"It was a tabby, a household cat." 

"What color was it?"

"Well, aren't all tabbies tan with black stripes?"  (I was wrong about this.)

"Tan with black stripes.  Okay, was it male or female?"

"I couldn't tell if it was male or female even if it was alive."  This was my attempt at humor.

"A neutered cat.  Okay, where was it?"

I gave the precise location, wondering if the dispatcher would even bother to write it down.

Poor little tabby, somebody's family member, lying dead in the gutter of The Little City.

Thursday, December 27, 2012

Christmas Trees

There are plenty of publicly decorated Christmas trees to view during the holiday season, especially if you're a runner--here is a small sampling.
A tree at last year's Turkey Trot just off the OSU campus in Columbus, OH.
The same tree this year. 
The tree outside the Capitol in Columbus.
At one of the two Occupy Wall Street camps in DC last year. 
The National Tree on the Ellipse. 
The Capitol Tree in DC. 
The Fallen Peace Officers' Tree outside the Courthouse in DC.
The tree inside the Cherry Hill Farmhouse in Falls Church, VA.

Wednesday, December 26, 2012

Wardrobe Malfunction

I ran a Turkey Trot race, the Flying Feather Four-Miler in Dublin, Ohio, on Thanksgiving morning with two of my nephews from Columbus.  Now I can say that every one of my sister Kate's three sons has beaten me in a race.  (Below:  M and K flanking their proud Mom pre-race.)
The day started out cool and crisp so naturally I overdressed.  Perfectly comfy at the start, I was dying by MP 1, which we passed at about 9:15.

Stripping off my fleece jacket, I tied it around my waist and we hit the halfway mark at about 19:40.  The race course meanders through rolling wooded parkland in this suburb north of Colombus.

Both of my nephews were being extremely solicitous, running alongside of me.  I could tell that M, the live-at-home college sophomore who had been running nighttime miles getting ready for this outing, wanted to go on ahead, while K, the college freshman who is attending his university on a rowing scholarship, assured me that I was pulling him along.  Except that his words weren't coming out in ragged gasps like mine were.   

In my state of overdress, I was wearing leggings which were proceeding to slide off my hips despite me cinching the drawstring tight.  Just past MP 2 I had to stop, untie my jacket, hoist up my pants, tie the drawstring extra tight, refasten my outergarment about my waist and proceed.  Both young men waited patiently with me despite my urgings for them to go on.  (Below:  Clutching my finisher's bottle of wine with my malfunctioning leggings still sagging below my waist post-race.)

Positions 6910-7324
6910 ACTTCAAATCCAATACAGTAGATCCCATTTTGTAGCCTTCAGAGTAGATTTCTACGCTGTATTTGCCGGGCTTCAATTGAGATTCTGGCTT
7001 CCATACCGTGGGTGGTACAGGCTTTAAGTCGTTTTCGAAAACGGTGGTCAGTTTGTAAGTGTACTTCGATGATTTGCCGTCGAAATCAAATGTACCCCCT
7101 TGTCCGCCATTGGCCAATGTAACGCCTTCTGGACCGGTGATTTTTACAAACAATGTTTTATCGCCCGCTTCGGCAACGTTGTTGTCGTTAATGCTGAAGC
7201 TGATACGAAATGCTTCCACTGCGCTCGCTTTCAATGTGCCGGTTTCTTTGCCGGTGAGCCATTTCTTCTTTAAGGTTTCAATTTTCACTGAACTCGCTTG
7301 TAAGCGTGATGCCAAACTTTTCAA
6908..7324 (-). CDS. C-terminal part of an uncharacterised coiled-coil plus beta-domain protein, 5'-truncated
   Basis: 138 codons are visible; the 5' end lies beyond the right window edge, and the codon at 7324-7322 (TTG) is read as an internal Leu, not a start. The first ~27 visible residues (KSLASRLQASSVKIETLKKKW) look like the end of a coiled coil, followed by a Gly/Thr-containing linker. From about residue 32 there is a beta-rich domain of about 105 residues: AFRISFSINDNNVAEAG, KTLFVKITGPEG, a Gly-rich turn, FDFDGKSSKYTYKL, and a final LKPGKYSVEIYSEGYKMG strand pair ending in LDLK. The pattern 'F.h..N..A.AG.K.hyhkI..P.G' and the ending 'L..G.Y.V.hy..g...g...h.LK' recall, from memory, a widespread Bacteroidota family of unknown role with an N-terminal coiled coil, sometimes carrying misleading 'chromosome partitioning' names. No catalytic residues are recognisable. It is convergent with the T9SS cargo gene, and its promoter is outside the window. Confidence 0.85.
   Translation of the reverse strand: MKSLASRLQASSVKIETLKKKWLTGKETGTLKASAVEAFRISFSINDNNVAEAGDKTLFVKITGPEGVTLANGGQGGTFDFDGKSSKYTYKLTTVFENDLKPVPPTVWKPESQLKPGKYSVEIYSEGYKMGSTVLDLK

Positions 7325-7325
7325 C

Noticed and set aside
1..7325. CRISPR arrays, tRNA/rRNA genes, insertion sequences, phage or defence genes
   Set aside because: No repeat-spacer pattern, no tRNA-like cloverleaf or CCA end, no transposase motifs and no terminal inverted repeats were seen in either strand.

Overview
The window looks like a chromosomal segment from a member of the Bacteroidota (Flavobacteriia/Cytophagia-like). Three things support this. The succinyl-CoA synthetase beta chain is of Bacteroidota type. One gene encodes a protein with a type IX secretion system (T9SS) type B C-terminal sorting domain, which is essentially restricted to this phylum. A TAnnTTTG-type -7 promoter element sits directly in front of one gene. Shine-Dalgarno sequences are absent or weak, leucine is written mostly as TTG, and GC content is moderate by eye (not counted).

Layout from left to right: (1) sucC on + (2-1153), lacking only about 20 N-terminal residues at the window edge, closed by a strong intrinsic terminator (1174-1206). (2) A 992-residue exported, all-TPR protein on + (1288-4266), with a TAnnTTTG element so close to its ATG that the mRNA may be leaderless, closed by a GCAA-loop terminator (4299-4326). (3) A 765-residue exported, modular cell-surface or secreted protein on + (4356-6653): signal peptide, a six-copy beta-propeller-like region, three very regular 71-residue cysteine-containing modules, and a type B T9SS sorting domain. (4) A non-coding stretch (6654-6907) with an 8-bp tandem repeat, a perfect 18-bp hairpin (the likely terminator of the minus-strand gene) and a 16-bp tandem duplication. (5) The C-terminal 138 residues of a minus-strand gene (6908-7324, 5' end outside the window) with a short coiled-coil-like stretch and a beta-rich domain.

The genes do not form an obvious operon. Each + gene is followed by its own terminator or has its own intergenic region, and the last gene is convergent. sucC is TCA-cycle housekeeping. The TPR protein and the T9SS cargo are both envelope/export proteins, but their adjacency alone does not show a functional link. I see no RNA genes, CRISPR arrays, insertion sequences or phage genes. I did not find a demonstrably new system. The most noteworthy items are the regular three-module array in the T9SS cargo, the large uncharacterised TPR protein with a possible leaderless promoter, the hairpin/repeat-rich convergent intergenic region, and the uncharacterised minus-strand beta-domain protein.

By MP 3 I was once again yanking my leggings up every three steps as they continued to slide down my legs.  Fearing that I would get entangled in my falling-down warmup pants and go sprawling amidst a horde of racers, I had to stop to tighten my leggings again.  This time M went on while K stayed with me, assuring me that he wouldn't even be running in the race if it weren't for me.  I chose to take his comment in a postive light.

Finally we could see the finish banner off in the distance and we picked up our pace and broke forty minutes.  My time was about 39:31, with K a second ahead of me and M about half a minute faster than that.

This was a cool race, with the goody bag containing a tech long-sleeve shirt, a race-logo hat and gloves, plus a shot of whiskey in an airline mini-bottle.  Each finisher received a full bottle of beaujolis to take home to his or her Thanksgiving dinner.

Tuesday, December 25, 2012

What are your principles?

I performed another useless act today, going at noon on Christmas day to a restaurant, having invited my three estranged sons by internet (I don't know their addresses, emails or phone numbers) to a lunch "date" I set up by this blog.  Their Mother, a first grade school teacher, refuses to give me any information about them (even whether they are well or not).

Of course none of them showed.  PAS, a form of child abuse, lives and thrives in our Western world.

Here's my FB post from today: Sorry you couldn't make our lunch "date" today JJ&D. Merry Christmas. Would love to see you sure wouldn't want to be you.